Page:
Shivaji and Aurangzeb

King Shivaji lived during the reign of the Moghul Emperor Aurangzeb. Aurangzeb's father was Shah Jahan, who built the Taj Mahal in memory of his wife. Unfortunately, Aurangzeb was very bad. He killed all his brothers, put his father into prison and did many other terrible things. Then, towards the end of his life, he repented.

In 1666 Shivaji received a letter from the Emperor inviting him to come to the court at Agra. Although Shivaji knew that the Emperor was capable of treachery, he accepted because he did not want to appear to be afraid of Aurangzeb. Shivaji arrived in Agra with his eldest son, Shambhuji, and a small contingent of soldiers on the 12th of May, which happened to be the Emperor's 50th birthday.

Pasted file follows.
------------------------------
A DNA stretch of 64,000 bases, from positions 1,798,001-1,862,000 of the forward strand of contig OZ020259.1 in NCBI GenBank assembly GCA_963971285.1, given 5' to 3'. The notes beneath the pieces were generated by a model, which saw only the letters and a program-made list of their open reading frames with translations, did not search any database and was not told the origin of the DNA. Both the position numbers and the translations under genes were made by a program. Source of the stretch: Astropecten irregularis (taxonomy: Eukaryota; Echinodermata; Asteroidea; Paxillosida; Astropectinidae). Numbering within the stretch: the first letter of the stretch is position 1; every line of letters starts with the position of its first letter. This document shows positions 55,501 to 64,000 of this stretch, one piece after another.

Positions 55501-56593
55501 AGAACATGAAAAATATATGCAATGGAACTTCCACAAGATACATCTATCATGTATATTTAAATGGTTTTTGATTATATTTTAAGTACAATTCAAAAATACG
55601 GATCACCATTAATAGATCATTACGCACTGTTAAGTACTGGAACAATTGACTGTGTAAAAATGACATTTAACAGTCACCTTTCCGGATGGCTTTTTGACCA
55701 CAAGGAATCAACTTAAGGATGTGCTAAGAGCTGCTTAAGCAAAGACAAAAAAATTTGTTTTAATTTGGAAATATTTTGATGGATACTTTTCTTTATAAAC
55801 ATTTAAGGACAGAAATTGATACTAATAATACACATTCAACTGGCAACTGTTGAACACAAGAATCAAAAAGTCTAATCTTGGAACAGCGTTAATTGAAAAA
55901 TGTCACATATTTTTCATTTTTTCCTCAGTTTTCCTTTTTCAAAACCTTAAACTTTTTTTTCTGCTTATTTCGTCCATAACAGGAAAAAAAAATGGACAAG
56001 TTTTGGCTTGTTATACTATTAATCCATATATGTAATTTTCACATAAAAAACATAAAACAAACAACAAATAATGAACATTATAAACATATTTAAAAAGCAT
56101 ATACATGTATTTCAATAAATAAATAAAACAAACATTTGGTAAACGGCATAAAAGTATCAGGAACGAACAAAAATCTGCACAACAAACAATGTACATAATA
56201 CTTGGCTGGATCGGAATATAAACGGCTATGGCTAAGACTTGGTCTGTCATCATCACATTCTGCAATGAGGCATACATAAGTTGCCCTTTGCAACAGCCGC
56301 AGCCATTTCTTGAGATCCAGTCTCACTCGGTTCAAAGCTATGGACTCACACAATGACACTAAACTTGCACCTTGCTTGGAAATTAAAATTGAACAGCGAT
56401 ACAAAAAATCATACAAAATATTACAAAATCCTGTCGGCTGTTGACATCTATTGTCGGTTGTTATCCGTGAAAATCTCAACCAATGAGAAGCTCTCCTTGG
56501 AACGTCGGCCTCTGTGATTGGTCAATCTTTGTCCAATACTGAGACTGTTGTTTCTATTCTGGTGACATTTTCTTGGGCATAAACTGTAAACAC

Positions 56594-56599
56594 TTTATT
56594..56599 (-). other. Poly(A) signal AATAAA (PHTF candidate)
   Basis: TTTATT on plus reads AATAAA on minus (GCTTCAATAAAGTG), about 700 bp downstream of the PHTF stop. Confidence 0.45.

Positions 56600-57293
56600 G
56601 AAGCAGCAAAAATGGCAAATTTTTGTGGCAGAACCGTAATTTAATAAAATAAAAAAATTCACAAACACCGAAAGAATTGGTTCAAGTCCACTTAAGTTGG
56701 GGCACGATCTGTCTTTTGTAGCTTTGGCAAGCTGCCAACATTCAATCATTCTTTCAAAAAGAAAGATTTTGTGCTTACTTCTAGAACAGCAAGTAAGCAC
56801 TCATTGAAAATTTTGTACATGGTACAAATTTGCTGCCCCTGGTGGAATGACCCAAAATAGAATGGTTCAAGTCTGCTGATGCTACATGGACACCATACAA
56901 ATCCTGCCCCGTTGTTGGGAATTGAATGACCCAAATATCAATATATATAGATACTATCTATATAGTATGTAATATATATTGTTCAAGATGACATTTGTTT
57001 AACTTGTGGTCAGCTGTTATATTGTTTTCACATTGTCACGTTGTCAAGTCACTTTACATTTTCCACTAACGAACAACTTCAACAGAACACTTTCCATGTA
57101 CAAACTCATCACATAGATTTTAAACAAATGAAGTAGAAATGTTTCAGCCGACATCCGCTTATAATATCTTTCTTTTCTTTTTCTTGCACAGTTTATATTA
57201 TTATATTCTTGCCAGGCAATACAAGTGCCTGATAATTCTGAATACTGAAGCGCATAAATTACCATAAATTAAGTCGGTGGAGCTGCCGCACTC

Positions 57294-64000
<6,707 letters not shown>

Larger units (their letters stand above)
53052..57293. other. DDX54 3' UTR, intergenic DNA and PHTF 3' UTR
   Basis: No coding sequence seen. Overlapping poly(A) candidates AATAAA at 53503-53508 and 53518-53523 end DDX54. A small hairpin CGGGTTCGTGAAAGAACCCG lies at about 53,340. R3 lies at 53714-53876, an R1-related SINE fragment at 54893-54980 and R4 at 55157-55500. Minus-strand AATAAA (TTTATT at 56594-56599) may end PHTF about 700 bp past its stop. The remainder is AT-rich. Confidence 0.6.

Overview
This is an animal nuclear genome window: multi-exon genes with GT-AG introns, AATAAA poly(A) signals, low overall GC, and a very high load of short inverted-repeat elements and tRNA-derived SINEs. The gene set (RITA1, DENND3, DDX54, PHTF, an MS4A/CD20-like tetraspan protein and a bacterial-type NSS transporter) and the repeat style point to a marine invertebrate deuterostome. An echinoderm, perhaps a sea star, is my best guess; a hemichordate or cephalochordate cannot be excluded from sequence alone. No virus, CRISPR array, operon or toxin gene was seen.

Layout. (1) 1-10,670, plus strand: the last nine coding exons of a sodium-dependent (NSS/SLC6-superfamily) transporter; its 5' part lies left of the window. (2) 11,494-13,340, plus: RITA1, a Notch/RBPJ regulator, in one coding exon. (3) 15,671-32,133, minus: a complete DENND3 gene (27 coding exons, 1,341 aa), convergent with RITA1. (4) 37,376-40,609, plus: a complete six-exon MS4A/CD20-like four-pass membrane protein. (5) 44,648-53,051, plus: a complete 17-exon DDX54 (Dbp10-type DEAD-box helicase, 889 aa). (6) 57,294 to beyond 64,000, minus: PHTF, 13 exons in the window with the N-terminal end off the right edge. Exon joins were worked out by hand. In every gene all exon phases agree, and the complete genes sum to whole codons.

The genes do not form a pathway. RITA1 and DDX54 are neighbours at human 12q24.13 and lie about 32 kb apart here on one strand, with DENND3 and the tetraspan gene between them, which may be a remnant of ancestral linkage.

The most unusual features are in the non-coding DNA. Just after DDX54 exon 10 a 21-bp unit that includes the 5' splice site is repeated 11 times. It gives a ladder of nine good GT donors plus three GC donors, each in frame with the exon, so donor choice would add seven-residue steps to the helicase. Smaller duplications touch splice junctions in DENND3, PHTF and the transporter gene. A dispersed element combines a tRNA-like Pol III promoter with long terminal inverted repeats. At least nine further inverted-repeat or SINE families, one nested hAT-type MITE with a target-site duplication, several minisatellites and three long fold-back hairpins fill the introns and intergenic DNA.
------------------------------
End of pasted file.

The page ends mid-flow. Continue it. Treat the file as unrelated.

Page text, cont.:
When Shivaji entered the Audience Hall and placed his offerings before Aurangzeb, the Emperor did not speak a single word of welcome to him. Instead, Shivaji was led to an inferior position at the back of the hall. It now became obvious that the great Maratha hero had been led into a trap. He and his son were captives of the Emperor.

Shivaji was imprisoned in the Moghul capital for several months. However, he did not surrender to despair, but began making plans for his escape. One evening Shivaji and Shambhuji hid inside two huge fruit baskets. Shivaji had arranged for them to be left at a lonely spot outside the city. Shivaji and Shambhuji waited until the porters had gone and then emerged from the fruit baskets. They besmeared their bodies with ashes and made their way back to their kingdom disguised as religious mendicants.

Sri Chinmoy, Shivaji, Agni Press, 1997